Introducing Forest Fringe 2010: A Year of Reflection

Image from the Forest Fringe Microfestival, by James Baster
So yes, we’re probably repeating ourselves, but it’s really been a breathless few years. The way that people have believed in and helped supported us has been incredible and propelled us to places that we never could have imagined being. Now we want to make sure we make the most of that without losing the messy, resourceful, collaborative spirit that got us all here in the first place.
We’ve met some impressively inspiring people, listened to a deal of good advice and enjoyed experimenting with some new projects, such as the Microfestivals and the Forest Fringe Travelling Sounds Library. We’ve discovered things that work and things that don’t.
We’ve learnt that maybe the best way of summing up what Forest Fringe does well is to say that we bring people together in ways that make the sum greater than its parts. Opportunities for co-operation and collectivity that mean that out of very little we can create the spectacular and the implausible, benefiting everyone involved. Maybe its flash-mob curating, providing exciting invitations and leaving it up to artists to decide if and when they want to be involved. Maybe it’s just about being a moveable home that people can keep coming back to.
As we’ve been doing all this talking and thinking and sharing we’ve been thinking about our home in Edinburgh and realising it’s a shame there isn’t more space for these conversations and collaborations to happen there. Edinburgh is an arts festival that has a bigger and more dizzying array of people involved than any other. Yet every possible cupboard and dungeon and bar is transformed into a venue, meaning anything other than putting on shows is crowded out. And that can be an exhausting experience, especially when all the bars and cafes are overcrowded and overpriced and your flat is a crampt bolthole 40 minutes walk away.
The thing we’ve always liked about Edinburgh is that whatever you may think its failings may be, the best possible response is to offer your own alternative. If you build it they will come, as sad-eyed baseball-loving movie star Kevin Costner once said. So we’ve decided to try and create our own space for reflecting and catching our breath. We wanted to see how we might build something more than just a venue for putting on shows. After all, people have often said that Forest Fringe felt more like a refuge or a home – we felt we wanted to live up to that.
Far from expanding ever outwards in some ever-accelerating tidal wave of growth, this year we’d try and take the chance to reflect on what we do and how we do it. To experiment with what else we might do. To find space in Edinburgh for things that should happen but at present don’t really seem to, all the while continuing to support artists and put on weird and brilliant shows and experiments in the way we’ve always done.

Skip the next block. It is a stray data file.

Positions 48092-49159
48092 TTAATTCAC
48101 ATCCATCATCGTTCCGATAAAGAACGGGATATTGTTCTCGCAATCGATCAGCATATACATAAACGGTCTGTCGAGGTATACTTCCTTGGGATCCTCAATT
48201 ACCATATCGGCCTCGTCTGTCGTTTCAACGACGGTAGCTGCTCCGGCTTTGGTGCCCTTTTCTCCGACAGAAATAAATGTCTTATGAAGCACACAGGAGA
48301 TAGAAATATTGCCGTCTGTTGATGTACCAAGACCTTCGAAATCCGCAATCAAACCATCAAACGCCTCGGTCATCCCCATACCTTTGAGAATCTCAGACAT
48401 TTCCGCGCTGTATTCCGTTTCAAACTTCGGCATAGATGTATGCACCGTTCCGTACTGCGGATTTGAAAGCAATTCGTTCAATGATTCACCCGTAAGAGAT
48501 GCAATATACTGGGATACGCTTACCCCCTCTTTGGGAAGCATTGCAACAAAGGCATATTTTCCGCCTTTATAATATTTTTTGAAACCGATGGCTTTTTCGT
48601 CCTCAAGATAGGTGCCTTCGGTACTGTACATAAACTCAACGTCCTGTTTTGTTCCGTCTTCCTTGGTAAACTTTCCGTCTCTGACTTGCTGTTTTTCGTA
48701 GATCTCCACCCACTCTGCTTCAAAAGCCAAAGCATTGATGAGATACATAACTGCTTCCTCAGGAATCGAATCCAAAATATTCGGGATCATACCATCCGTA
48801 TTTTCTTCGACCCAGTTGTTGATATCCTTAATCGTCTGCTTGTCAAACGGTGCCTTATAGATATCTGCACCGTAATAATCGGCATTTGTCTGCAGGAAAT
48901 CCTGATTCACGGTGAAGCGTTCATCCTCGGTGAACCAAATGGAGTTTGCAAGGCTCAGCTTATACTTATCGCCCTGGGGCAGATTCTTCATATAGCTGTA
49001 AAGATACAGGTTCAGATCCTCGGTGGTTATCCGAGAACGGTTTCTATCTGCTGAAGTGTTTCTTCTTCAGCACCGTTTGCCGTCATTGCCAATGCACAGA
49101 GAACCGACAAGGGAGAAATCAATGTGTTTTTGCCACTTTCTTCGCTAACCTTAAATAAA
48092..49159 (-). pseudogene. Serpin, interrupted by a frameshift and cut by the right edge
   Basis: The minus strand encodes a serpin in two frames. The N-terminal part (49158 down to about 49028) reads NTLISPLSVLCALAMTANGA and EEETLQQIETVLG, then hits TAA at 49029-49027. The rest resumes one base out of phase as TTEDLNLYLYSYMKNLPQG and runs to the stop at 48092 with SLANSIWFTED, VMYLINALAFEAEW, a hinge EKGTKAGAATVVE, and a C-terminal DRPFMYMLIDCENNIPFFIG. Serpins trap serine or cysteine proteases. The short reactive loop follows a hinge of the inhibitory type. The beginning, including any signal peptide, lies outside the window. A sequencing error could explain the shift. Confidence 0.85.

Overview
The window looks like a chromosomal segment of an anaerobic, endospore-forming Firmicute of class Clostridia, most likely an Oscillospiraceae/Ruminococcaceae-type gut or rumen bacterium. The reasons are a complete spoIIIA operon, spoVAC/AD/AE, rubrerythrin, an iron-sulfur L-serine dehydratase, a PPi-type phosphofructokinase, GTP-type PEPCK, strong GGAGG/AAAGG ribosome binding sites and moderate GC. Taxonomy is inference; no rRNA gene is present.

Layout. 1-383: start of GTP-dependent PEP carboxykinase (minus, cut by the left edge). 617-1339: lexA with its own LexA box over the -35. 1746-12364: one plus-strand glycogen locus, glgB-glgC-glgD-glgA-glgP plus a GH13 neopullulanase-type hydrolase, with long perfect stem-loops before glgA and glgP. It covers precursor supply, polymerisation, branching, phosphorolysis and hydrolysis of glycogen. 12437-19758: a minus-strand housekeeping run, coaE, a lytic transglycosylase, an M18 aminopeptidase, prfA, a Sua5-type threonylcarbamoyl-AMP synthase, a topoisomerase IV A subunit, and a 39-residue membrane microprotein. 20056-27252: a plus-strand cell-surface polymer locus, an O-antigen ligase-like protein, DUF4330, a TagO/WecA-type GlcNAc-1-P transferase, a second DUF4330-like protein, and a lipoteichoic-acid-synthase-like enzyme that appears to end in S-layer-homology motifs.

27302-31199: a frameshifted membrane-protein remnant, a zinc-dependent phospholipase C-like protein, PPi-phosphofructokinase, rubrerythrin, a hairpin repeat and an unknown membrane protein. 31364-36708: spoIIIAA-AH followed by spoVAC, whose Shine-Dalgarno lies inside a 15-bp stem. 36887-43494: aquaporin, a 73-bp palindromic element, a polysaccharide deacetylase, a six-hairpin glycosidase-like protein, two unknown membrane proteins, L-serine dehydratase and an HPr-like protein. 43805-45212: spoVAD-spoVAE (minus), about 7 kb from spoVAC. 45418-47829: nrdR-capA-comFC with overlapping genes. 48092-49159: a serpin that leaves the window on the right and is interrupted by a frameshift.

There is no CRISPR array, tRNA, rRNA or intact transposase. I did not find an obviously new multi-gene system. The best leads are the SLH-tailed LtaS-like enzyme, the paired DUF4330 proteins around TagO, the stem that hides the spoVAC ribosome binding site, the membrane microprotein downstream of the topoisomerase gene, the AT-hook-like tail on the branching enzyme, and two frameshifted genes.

All of which is a kind of long, quite heartfelt but potentially over-earnest way of trying to explain what you’ll get to experience at Forest Fringe this year. And the way we’ve figured out of organising all of this is to give you four miniature festivals in one:
Forest Fringe 2010: Monday August 9 – Saturday August 21
A festival of thoughts, from 12pm-5pm, offering a whole range of new and exciting ways for people to gather at Forest Fringe and talk and collaborate and generally be inspired.
A festival of ideas, from 5pm till 11pm, showcasing a lovely collection of work by some great artists in the way we’ve always done in the past.
A festival of experiences, from 11pm till late, where we’ll transform our space into a series of massive late night parties full of music and art and good times.
And a festival of adventures, all over the shop, inviting you to head out into the city and explore a range of hidden off-site projects.
Lordy.
So that’s what we’re up to. In the following few days we’re going to post some more details on exactly what you’ll be able to experience and be a part of in each of these joyous fandangos. But for now we hope you appreciate us trying to explain what it is we’re up to and we definitely appreciate you taking the time to read down to the last but one sentence – good job.
These are frightening times and exciting times – let’s see what we can make of them.

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